See Reuters, German Court Declares Tax Breaks for Family-Run Firms Unconstitutional, The Economic Times, Dec. 17, 2014.

December 18, 2014 in Estate Tax, New Cases | Permalink | Comments (0) | TrackBack (0)

Wednesday, December 17, 2014

New Case: Ferguson v. Critopoulos


In Ferguson v. Critopoulos, the Alabama Supreme Court held that a will beneficiary met the burden to show that the decedent provided for spouse outside the will.  The decedent’s will, executed nine years before his second marriage, gave his residuary estate to his first spouse who predeceased him, and made her three children alternate beneficiaries.  After her death, he remarried but did not change his will. His surviving spouse then claimed an omitted-spouse’s share under a statute giving an intestate share to the spouse “unless it appears from the will that the omission was intentional or the testator provided for the spouse by transfer outside the will and the intent that the transfer be in lieu of a testamentary provision be reasonably proven.” Ala. Code § 43–8–90. The trial court held that the intent was not proven, and the supreme court reversed, setting out guidelines for determining when a transfer outside of a will is in lieu of a testamentary provision. In this case, the testator changed the beneficiary of insurance policies and retirement accounts to the new spouse and considered changing his will but did not, all of which showed that the testator provided for the spouse outside of the will. Ferguson v. Critopoulos, No. 1130486, 2014 WL 4666935 (Ala. Sept. 19, 2014).

December 17, 2014 in Estate Administration, Estate Planning - Generally, New Cases, Wills | Permalink | Comments (0) | TrackBack (0)

Workers' Comp Worth 23 Years of Benefits to Widow Affirmed

GavelAfter her husband died from injuries caused by a 30 feet workplace fall, Doloreza Taluri, was awarded permanent partial disability benefits of $959, 175. The award was calculated based on 1,225 weeks of benefits. The employer of Taluri's husband, Arberia L.L.C., challenged the award because Mr. Taluri only survived for 4.5 hours after his fall and argued that the benefits should be limited to one week.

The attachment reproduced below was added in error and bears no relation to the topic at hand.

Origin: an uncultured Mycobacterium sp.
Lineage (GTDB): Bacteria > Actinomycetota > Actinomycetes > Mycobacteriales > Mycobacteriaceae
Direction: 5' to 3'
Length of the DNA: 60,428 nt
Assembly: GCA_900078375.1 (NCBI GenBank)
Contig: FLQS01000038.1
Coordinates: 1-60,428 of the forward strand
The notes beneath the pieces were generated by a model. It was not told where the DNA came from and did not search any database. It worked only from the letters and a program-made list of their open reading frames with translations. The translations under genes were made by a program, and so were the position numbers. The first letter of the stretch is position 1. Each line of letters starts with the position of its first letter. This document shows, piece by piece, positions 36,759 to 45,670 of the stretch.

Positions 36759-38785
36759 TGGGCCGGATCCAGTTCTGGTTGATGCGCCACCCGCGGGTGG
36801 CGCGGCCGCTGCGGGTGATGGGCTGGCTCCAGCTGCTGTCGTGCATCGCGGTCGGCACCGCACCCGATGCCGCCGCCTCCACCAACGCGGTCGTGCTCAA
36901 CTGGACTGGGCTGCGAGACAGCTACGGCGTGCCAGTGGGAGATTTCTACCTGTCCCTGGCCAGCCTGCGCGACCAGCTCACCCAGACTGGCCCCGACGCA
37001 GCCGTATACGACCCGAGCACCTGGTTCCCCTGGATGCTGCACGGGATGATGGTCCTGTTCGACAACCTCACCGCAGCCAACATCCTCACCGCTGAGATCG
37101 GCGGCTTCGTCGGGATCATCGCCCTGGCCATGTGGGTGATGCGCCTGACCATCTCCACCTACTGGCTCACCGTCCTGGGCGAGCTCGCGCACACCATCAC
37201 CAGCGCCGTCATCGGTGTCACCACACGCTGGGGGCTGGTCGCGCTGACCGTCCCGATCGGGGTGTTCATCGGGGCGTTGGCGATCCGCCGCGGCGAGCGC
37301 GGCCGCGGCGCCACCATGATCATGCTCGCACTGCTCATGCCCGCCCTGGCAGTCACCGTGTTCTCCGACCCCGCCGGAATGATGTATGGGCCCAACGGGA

In Arberia v. Industrial Commission of Ohio, an Ohio appeals court upheld the benefits because Mr. Taluri was entitled to the benefits before he died, the calculation was based on medical evidence, and the amount of time Mr. Taluri actually survived the injury was irrelevant.

See Sheena Harrison, Widow of Ohio Construction Worker Due 23 Years' Worth of Comp Benefits: Court, Business Insurance, Dec. 10, 2014.

December 17, 2014 in New Cases, Non-Probate Assets | Permalink | Comments (0) | TrackBack (0)

Argument Over Ownership Resolved With Proof of Insurance

InheritanceAfter the death of Kristi Keland, a probate dispute arose between her sister Henni and her husband Tres over who would receive a collection of Native American baskets. Henni argued that she was left the baskets in her sister's will, which left Kristi's personal property to her sisters. Tres argued that the baskets were not Kristi's property, but his, because they were owned by Indian Rock Land & Cattle, LLC, which was controlled by Kristi and Tres.

In Keland v. Moore, an Arizona appeals court in an unpublished opinion held that Tres provided sufficient evidence of ownership of the baskets by providing an insurance policy held by the LLC which covered the valuable baskets, in addition to his testimony.

See Luke Lantta, Insurance as Evidence of Ownership, Bryan Cave Fiduciary Litigation, Dec. 10, 2014.

Special thanks to Brian Cohan (Attorney at Law, Law Offices of Brian J. Cohan, P.C.) for bringing this article to my attention.

December 17, 2014 in Estate Administration, Estate Planning - Generally, New Cases, Wills | Permalink | Comments (0) | TrackBack (0)

Tuesday, December 16, 2014

New Case: Fabian v. Lindsay


In Fabian v. Lindsey, the Supreme Court of South Carolina held that a third-party beneficiary has a cause of action for the lawyer’s error in defeating client’s intent.